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Church groups bring a blessing to Chase City family

It was October of 2018 when Hurricane Michael pushed its way through the area, downing trees and leaving many without power.

The brutal storm caused some flooding throughout the community, but the home of Carnell and Mattie Smithson of Chase City was seemingly hit worst of all. The hurricane left the residence on Highway 49 flooded more than halfway to the ceiling with water. All of the couple’s belongings were lost, and their long-time, beloved home was destroyed. The two were lucky just to escape with their lives.

After an initial tear out and with no government assistance to rebuild, the home sat empty for almost a year before local church leaders contacted Virginia Baptist Disaster Response, an organization which helps meet the needs of individuals impacted by disasters.

According to Kristen Curtis, training and crisis care team coordinator for the organization, Virginia Baptist Disaster Response initially committed to funding a “rapid rebuild” for the Smithsons. This speedy rebuild process is aimed at making a home “safe and secure” by installing things like drywall, a working toilet and a working kitchen.

While rapid rebuilds make the home liveable, it was obvious to Carter and representatives of local churches that more could be done for the Smithsons. Thus, the disaster response workers and community church leaders agreed to take on a complete rebuild project in order to give Carnell and Mattie a beautiful, finished home.

Although the arrival of the COVID-19 pandemic slowed down operations, the team slowly and surely began to build a new home for the Smithsons. Working mostly one weekend a month, area churchgoers and volunteers banded together.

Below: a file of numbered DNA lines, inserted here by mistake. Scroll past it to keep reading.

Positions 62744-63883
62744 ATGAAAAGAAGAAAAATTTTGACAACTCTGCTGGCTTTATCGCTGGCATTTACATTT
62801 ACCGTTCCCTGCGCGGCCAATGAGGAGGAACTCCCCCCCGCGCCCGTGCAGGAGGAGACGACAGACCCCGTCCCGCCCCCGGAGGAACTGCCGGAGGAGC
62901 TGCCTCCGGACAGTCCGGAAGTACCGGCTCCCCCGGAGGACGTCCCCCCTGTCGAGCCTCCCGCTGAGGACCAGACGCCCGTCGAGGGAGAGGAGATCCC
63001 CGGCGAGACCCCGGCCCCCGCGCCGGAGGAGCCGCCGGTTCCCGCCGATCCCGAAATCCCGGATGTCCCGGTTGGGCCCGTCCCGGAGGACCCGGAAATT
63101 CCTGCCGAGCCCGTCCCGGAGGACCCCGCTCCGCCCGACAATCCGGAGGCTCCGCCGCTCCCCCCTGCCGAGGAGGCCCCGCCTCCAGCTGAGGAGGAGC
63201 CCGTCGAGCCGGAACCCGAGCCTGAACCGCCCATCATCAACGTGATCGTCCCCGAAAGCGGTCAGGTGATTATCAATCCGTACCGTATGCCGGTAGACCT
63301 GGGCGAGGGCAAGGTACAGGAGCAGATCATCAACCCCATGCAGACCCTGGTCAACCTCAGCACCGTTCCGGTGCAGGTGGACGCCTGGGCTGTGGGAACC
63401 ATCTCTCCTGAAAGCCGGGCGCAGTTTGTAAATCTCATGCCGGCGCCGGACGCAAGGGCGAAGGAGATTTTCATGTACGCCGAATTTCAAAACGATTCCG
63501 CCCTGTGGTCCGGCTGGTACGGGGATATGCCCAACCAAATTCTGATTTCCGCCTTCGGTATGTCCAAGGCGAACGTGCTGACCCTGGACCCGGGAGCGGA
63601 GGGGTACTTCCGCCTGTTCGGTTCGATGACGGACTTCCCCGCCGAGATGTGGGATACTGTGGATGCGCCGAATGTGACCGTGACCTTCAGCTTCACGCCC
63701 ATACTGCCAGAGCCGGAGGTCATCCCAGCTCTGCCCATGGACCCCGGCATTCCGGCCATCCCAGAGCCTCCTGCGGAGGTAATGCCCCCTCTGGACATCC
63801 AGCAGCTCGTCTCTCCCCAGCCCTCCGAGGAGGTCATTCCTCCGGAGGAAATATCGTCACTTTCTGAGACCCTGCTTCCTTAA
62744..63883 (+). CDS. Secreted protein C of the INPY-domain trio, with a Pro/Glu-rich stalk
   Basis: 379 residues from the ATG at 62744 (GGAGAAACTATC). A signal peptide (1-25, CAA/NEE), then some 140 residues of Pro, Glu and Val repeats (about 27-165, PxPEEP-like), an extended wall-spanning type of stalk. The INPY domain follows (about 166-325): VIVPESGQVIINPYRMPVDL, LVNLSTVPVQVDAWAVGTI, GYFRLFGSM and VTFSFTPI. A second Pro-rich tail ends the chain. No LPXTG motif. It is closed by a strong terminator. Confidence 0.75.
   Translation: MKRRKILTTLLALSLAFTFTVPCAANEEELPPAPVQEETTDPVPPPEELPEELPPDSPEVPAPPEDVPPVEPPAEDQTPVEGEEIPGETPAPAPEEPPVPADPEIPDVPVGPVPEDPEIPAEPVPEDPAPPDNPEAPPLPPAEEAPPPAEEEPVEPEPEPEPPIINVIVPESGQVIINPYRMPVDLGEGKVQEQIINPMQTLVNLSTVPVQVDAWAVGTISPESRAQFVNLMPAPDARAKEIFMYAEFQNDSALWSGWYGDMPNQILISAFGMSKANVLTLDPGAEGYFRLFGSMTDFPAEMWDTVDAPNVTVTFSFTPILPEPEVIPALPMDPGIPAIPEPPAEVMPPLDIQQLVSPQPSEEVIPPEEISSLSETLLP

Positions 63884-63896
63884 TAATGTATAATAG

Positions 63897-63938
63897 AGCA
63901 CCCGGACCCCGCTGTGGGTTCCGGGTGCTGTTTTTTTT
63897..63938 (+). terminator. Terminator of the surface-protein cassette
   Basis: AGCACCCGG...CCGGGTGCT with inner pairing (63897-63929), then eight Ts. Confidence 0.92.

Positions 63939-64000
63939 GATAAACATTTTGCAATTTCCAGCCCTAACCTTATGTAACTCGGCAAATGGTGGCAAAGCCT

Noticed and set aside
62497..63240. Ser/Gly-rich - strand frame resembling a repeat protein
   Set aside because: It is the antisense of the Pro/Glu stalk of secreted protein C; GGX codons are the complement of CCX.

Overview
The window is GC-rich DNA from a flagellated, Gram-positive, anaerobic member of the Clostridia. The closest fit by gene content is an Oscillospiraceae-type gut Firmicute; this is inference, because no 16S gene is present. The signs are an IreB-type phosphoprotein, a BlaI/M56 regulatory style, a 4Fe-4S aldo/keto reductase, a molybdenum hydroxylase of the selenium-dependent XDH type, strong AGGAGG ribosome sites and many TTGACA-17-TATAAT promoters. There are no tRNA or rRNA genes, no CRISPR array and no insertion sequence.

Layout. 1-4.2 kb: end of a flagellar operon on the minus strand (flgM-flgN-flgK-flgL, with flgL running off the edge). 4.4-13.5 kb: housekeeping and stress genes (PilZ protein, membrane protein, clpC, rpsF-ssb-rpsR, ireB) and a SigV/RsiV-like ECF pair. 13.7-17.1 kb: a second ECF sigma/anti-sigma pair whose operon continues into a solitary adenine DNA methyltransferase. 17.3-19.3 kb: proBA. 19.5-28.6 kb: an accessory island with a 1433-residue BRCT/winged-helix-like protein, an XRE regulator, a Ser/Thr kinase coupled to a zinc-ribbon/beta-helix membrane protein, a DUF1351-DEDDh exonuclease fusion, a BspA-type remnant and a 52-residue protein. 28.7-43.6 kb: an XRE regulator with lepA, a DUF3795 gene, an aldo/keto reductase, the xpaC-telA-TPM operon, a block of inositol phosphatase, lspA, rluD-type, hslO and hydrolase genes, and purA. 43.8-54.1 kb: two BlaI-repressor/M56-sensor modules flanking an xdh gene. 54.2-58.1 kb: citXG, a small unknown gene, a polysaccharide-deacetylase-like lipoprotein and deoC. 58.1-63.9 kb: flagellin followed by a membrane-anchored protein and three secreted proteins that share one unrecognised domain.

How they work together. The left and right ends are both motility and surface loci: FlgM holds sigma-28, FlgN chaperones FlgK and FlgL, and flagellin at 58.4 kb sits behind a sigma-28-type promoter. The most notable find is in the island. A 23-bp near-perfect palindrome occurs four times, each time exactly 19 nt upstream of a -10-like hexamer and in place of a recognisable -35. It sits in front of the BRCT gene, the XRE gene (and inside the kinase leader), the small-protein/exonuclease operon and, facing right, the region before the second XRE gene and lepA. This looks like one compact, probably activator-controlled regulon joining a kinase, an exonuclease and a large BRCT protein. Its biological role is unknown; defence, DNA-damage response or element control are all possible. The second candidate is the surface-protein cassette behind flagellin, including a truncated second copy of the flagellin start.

Among these groups were many people who were able to use their skills in fields like plumbing and carpentry to help get the construction process rolling. Businesses throughout the area donated equipment and construction materials, a local youth group helped put in the insulation, and others simply volunteered their time to help with installation, fundraising or to bring lunch for workers.

Churches working together on the project included Heritage Baptist Church in Farmville, New Life Church in Farmville, Ash Avenue Baptist Church in Chase City and Melrose Baptist Church youth group in Roanoke.

From start to finish, the rebuild took approximately two years, but through the group effort, the home was finally finished.

Volunteers and loved ones gathered at the Smithson’s new home Sunday, May 16, for a home blessing and dedication. More than 50 people came out to celebrate the heartwarming accomplishment. Pastors from various churches involved in the rebuild offered prayers, groups sang hymns, and the Smithsons were given several housewarming gifts.

There were many smiling faces and teary eyes Sunday as the house, which had once been destroyed by Hurricane Michael, was unveiled, revealing a home which could now serve as a beacon of hope for the Smithsons and an example of churches woking together to provide a family a blessing beyond words.

When he stepped up to say a few words during Sunday’s dedication, Carnell remarked he was surrounded by angels in attendance that day.

“God knows my heart, and the people who came to my rescue know my heart because they brought God with them,” he said. “If I had 1,000 tongues, I could not thank you enough … I’m just filled up with joy.”

“I truly feel the same way,” added Mattie. “My home is back even better than it was before we left.”